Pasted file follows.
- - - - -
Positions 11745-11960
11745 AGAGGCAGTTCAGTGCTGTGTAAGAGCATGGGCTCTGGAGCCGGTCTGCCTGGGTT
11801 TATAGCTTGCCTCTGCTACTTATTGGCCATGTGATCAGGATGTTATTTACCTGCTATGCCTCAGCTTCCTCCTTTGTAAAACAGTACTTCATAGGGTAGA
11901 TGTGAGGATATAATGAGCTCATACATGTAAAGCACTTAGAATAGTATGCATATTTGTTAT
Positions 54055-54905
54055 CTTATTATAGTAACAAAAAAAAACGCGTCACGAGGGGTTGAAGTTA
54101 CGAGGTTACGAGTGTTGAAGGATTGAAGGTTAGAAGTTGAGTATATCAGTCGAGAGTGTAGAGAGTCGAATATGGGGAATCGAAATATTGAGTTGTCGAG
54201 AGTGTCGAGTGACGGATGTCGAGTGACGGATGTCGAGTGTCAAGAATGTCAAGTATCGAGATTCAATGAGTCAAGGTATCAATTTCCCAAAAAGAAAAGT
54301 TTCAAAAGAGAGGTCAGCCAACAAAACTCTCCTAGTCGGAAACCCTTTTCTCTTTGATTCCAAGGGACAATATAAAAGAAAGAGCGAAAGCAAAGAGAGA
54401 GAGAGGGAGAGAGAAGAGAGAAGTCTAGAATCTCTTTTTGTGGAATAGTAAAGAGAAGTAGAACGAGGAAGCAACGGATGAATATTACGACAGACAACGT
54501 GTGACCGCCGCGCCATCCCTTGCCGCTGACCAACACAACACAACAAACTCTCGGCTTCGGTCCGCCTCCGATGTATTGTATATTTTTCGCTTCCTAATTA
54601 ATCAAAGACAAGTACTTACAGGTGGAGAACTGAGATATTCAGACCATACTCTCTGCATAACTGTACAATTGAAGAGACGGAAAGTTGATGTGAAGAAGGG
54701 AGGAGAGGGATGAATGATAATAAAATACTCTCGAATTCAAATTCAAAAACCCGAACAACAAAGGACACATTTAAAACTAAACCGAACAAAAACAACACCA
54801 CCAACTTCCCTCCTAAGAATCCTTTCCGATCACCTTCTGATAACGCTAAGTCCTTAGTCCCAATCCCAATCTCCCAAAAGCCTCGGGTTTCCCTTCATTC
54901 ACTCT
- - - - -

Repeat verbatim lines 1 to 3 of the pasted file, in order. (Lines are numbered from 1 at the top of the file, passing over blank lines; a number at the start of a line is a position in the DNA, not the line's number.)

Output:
Positions 11745-11960
11745 AGAGGCAGTTCAGTGCTGTGTAAGAGCATGGGCTCTGGAGCCGGTCTGCCTGGGTT
11801 TATAGCTTGCCTCTGCTACTTATTGGCCATGTGATCAGGATGTTATTTACCTGCTATGCCTCAGCTTCCTCCTTTGTAAAACAGTACTTCATAGGGTAGA